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Soccer is a game of stamina and footwork where the object is to score goals.


Soccer positions (11):

  • Forwards: Offensive players trying to score goals

  • Halfback/Midfielders: Players in between forwards and fullbacks

  • Fullbacks/Defenders: Defensive players trying to protect the goal

  • Goalie: The last line of defense. They play in the goal and are the only ones who can use their hands (except for throw-ins).



version (ppt)

The team to last kick/touch the ball out of bounds loses possession. This results in a ….

  • Throw-In: if kicked out along the sidelines

    • The player throwing the ball in must use BOTH hands AND keep both feet on the ground while throwing the ball from behind and over the head

  • Goal Kick: if the offensive team kicks it out past the goal line

    • The ball will be placed on the side (left or right) of the goal where the ball went out, on the corner of the goal box and must be kicked out of the penalty area.

    • Note: The other team must be outside of the penalty area.

  • Corner Kick: if the defensive teams kicks it out past the goal line

    • The ball is placed in the corner arc at the intersection of the sideline and the goal line and the attacking team will kick the ball. The attacking teams’ players may place themselves anywhere on the field, but the opponents must remain 10 yards from the player kicking the ball into play.

Violations resulting in a free kick with defenders at least 10 yards away:
1) Handball
2) Tripping or rough play
3) Offsides
- A player is offsides if they are closer to the opponent’s goal than the ball and any opposing player (except the goalie) when the ball is kicked in their direction, i.e. toward their opponent’s goal line.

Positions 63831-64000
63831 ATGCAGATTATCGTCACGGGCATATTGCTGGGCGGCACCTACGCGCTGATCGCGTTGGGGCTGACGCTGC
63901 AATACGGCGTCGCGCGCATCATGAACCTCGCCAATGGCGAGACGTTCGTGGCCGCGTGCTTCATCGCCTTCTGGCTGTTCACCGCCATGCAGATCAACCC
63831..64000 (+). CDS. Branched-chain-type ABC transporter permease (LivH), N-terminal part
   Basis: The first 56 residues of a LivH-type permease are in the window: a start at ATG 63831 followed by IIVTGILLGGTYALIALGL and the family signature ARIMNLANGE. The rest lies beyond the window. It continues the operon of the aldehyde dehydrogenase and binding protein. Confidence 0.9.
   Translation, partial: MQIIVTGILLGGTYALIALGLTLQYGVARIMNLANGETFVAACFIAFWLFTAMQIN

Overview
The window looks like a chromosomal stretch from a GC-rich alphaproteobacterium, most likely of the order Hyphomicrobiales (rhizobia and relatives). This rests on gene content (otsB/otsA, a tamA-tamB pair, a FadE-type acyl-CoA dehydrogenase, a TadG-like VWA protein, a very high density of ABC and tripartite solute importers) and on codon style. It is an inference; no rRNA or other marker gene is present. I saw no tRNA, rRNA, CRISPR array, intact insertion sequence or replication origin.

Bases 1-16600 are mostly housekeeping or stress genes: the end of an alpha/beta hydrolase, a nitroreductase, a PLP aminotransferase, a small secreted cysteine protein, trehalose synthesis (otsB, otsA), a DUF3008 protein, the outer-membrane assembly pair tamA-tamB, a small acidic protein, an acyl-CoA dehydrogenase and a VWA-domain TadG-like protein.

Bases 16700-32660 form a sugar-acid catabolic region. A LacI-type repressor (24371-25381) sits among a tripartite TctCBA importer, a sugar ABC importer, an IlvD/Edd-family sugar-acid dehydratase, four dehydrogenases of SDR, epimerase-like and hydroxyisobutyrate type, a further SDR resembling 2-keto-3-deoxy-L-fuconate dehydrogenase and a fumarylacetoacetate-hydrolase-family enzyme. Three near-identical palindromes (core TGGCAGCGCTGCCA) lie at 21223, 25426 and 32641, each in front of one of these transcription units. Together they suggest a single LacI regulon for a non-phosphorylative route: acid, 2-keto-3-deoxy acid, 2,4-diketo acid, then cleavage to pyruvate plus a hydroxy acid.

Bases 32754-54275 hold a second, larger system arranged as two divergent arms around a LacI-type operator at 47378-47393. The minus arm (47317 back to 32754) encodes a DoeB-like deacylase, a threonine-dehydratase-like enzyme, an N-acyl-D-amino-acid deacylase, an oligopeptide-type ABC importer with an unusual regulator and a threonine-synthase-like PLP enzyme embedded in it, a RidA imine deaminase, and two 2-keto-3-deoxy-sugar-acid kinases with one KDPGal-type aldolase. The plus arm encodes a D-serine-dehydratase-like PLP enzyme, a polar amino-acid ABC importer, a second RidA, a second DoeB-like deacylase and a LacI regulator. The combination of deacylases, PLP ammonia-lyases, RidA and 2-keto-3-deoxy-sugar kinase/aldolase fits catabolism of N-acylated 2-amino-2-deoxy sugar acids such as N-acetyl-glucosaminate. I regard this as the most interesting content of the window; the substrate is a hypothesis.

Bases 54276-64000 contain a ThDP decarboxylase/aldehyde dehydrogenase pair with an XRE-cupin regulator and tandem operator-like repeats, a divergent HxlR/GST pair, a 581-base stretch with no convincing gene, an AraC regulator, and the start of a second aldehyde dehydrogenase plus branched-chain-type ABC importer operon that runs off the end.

- Offsides in soccer is determined from when the ball is kicked rather than when the player receives the ball.

Inside of the foot "push" pass:

  • Face the target & "square up" so you, the ball & the target are in a straight line.

  • Place the non-kicking foot to the side of the ball, pointing toward the target. (The direction the plant foot points is important because that is the direction the hips will face). The plant foot can be toward the middle or back of the ball, whichever the player prefers.

  • Keep the knee of your plant leg bent a little, bend your kicking leg and take a short backswing

  • Contact the middle of the ball with the inside of your foot around the arch of the foot and below the anklebone.

  • Follow through with your kicking foot towards the target.

  • *For more consistency and power take a step into this motion

  • *For more loft, contact lower on the ball

Receiving a pass using the inside of your foot; “trapping”:

  • Receive the ball even with the toes of the “plant” foot (or a little in front).

  • Estimate how fast the pass is coming to you and stiffen or relax the receiving foot as the ball comes to you so it stops about one step away

  • Be sure the receiving foot is a couple inches off the ground (if you’re too low the ball will pop up)

  • Contact the ball on the back part of foot (under the anklebone), not near the toes.

  • If you want the ball to go to the left or right (instead of straight in front) you must angle your foot & contact the ball more in front or behind, depending on whether you want it to go left or right.

Basic Throw-Ins:

  • Two hands on the ball and two feet on the ground.

  • Stand facing the field with feet apart at or behind the sideline

  • Place a hand on each side of the ball, i.e. two hands on the ball

  • Bring the ball behind the head

  • Extend both arms as you throw forward onto the field

  • Both feet must stay on the ground throughout the throw

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